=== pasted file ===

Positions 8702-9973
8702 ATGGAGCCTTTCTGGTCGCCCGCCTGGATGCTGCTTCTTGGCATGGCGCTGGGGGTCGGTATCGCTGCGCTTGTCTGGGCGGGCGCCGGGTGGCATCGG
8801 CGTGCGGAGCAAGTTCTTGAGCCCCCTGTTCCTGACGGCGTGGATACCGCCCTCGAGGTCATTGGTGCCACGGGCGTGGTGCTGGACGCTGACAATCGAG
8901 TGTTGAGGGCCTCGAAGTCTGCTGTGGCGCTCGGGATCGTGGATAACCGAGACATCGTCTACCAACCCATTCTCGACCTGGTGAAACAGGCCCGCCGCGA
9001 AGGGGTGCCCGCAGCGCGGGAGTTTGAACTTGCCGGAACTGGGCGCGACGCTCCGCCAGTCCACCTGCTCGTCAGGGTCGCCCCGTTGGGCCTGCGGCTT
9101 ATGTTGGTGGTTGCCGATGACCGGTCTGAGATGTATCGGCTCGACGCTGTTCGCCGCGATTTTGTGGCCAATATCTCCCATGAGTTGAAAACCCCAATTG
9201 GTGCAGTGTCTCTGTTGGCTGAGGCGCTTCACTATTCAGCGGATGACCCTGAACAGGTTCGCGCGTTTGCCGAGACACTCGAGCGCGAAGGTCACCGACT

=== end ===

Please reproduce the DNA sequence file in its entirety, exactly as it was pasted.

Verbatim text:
Positions 8702-9973
8702 ATGGAGCCTTTCTGGTCGCCCGCCTGGATGCTGCTTCTTGGCATGGCGCTGGGGGTCGGTATCGCTGCGCTTGTCTGGGCGGGCGCCGGGTGGCATCGG
8801 CGTGCGGAGCAAGTTCTTGAGCCCCCTGTTCCTGACGGCGTGGATACCGCCCTCGAGGTCATTGGTGCCACGGGCGTGGTGCTGGACGCTGACAATCGAG
8901 TGTTGAGGGCCTCGAAGTCTGCTGTGGCGCTCGGGATCGTGGATAACCGAGACATCGTCTACCAACCCATTCTCGACCTGGTGAAACAGGCCCGCCGCGA
9001 AGGGGTGCCCGCAGCGCGGGAGTTTGAACTTGCCGGAACTGGGCGCGACGCTCCGCCAGTCCACCTGCTCGTCAGGGTCGCCCCGTTGGGCCTGCGGCTT
9101 ATGTTGGTGGTTGCCGATGACCGGTCTGAGATGTATCGGCTCGACGCTGTTCGCCGCGATTTTGTGGCCAATATCTCCCATGAGTTGAAAACCCCAATTG
9201 GTGCAGTGTCTCTGTTGGCTGAGGCGCTTCACTATTCAGCGGATGACCCTGAACAGGTTCGCGCGTTTGCCGAGACACTCGAGCGCGAAGGTCACCGACT